PPC Gun Of Yesteryear


In the ‘70s and even ‘80s, Handgunner often featured “PPC Guns,” the hot set-up for police pistol teams. Here’s what they did, and the legacy they left …

If you read the archived copies of this magazine from 30 years ago (www.americanhandgunner.com) you’ll see in both ads and articles that a staple of the day was the PPC gun. It was a revolver, usually a K-frame S&W firing .38 Special, with a 6″ stovepipe barrel, precision adjustable sight rib, and mandatory swe-e-et, light trigger pull. Their purpose: to hit a roughly 3″ by 2″ X-ring at 50 yards, 2-handed from various support positions. The fastest you’d fire — in PPC, anyway — was 12 shots in 25 seconds, later to be tightened to 20 seconds. The standard load was the mouse-fart 148-gr. midrange wadcutter.

As near as I can determine, the first such gun was built by Austin Behlert in New Jersey for NYPD gunfighting legend Jim Cirillo, who had already won numerous PPC championships before his first shootout, and credited his match experience somewhat for his survival. The Douglas custom barrels of the time may have been slightly more accurate than a factory K-38 barrel, but their main advantage was their added weight at the front held the gun steady against the DA trigger stroke. A jerk of the trigger finger that might have pulled a shot into the eight-ring or even the seven with a service revolver, would merely turn a 10-X into a plain 10, or at worst, a 9-point hit.

PPC guns found their way into other games. In 1979, the first shot fired at the first Bianchi Cup was a 125-gr. Federal +P out of a Ron Power Custom S&W PPC gun, drawn from an early plastic holster, a Bill Rogers PPC breakfront. I know that because I fired it. Over the years, John Pride won the Cup several times in a row with PPC guns. Brian Enos used one, built by Frank Glenn if memory serves, under a first generation Aimpoint to win the Cup early in the ’80s; that feat, along with contemporary Aimpoint wins in IPSC by Jerry Barnhart, laid the groundwork for the popularity which red-dot optic sights enjoy today.

PPC gun variations: By Andy Cannon on S&W 25-2 .45 ACP. 1.25"-diameter barrel
and Aristocrat rib installed by Austin Behlert on a Colt Official Police .38. Photos: Gail Pepin

Looking Back

I had acquired that Power gun, the 500th Ron built, a bit earlier in the ’70s when it became clear the service revolvers I’d been using couldn’t keep up with the heavy barrel PPC guns. It improved my scores tremendously. I stayed at the gracious Mr. Power’s home in Independence, Missouri over the days he crafted it out of a trade-in KCPD Model 15, and we wrote about it in detail in Handgunner. Thousands of other shooters — mostly cops, as PPC was a police game — recognized the PPC gun’s edge, and soon you needed one of these heavy precision six-guns if you expected to be competitive.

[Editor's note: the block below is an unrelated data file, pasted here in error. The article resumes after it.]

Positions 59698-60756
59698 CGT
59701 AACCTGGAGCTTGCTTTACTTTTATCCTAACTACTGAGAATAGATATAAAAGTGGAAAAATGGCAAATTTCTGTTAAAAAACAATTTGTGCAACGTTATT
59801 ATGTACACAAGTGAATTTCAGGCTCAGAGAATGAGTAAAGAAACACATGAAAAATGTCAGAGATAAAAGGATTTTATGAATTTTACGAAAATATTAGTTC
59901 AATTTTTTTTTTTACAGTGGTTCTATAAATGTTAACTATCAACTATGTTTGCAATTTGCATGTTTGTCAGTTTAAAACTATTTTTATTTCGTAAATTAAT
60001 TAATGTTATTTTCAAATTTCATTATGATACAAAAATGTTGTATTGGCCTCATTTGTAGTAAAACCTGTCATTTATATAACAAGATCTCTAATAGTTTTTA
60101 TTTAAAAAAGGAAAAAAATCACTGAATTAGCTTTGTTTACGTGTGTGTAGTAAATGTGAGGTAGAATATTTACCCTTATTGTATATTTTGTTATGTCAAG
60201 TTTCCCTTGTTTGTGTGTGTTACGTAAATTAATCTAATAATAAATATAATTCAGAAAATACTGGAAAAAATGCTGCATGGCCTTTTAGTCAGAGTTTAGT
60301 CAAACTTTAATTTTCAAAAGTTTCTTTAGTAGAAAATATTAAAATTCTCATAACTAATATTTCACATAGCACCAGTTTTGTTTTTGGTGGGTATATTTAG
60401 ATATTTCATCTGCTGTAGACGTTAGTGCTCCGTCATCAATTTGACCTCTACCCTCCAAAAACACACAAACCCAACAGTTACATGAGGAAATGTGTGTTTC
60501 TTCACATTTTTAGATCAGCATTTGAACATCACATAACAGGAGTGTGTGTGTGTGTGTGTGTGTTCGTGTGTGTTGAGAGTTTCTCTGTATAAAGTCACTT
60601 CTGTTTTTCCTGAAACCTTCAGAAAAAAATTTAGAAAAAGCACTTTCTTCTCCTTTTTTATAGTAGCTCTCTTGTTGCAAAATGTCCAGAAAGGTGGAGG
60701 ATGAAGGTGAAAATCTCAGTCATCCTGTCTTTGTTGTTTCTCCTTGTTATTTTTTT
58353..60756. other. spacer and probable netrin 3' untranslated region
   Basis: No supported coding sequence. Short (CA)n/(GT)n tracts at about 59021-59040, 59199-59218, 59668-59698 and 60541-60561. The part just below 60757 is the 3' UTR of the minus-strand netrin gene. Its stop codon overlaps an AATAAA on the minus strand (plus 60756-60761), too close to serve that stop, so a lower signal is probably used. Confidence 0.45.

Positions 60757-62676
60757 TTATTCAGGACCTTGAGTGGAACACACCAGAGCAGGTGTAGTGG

In ’83, Handgunner featured the Aimpoint-sighted PPC
gun Brian Enos used to win the Bianchi Cup that year.

The Douglas barrel was joined by the Apex and others; the BoMar sight rib was joined by the Aristocrat and others; and a whole pantheon of superb revolversmiths created a myriad of heavy-barrel six-shooters. Some were made in heavy calibers for the then-popular bowling pin matches. Later, Ron Power applied the PPC gun treatment to the Ruger Redhawk and added a recoil compensator; it made full power .44 Magnum ammo kick like, well, like it wasn’t .44 Magnum.

I only ran across two cops who actually carried these humongous guns on duty, both in the Chicago area. One, a Niles cop who shot in a league where you had to use what you carried on duty, had a breakfront holster custom made for his 6″ S&W with its fat Douglas barrel. One night after the gunpoint arrest of a gang-banger, his arrestee screamed to a supervisor, “Captain! This cop’s a po-leece assassination squad! I saw his gun! It’s got a big-ass silencer on it!” The other was a Chicago cop who ordered a 4″ long, 1″ wide Douglas barrel with fixed sights installed on his Model 10. Puzzled by this strange configuration, pistolsmith Andy Cannon called him to confirm the order. “Yeah, that’s what I want,” the cop told him. “I ain’t no target shooter, but the last mope I smacked onna’ head with my gun, it bent the regular barrel.”

PPC gun and its natural prey, the B27 PPC target. Tiny center oval is the X-ring.
Gun is Ron Power Custom #500, built on S&W Model 15 .38 Special.

Passed By, By Time

Fewer police departments today, in times of layoff-level economic crunches, field pistol teams. The young cops who do want to compete prefer action shooting. PPC events are thin on the ground. I’ve only found two to shoot in the last two years. Oddly enough, I won them both. Nature may be telling me something. I got away from PPC because it was old and slow. Now that I’m old and slow, it seems we may be a good fit for each other.

Subscribe To American Handgunner

Get More Revolver Content Every Week!

Sign up for the Wheelgun Wednesday newsletter here: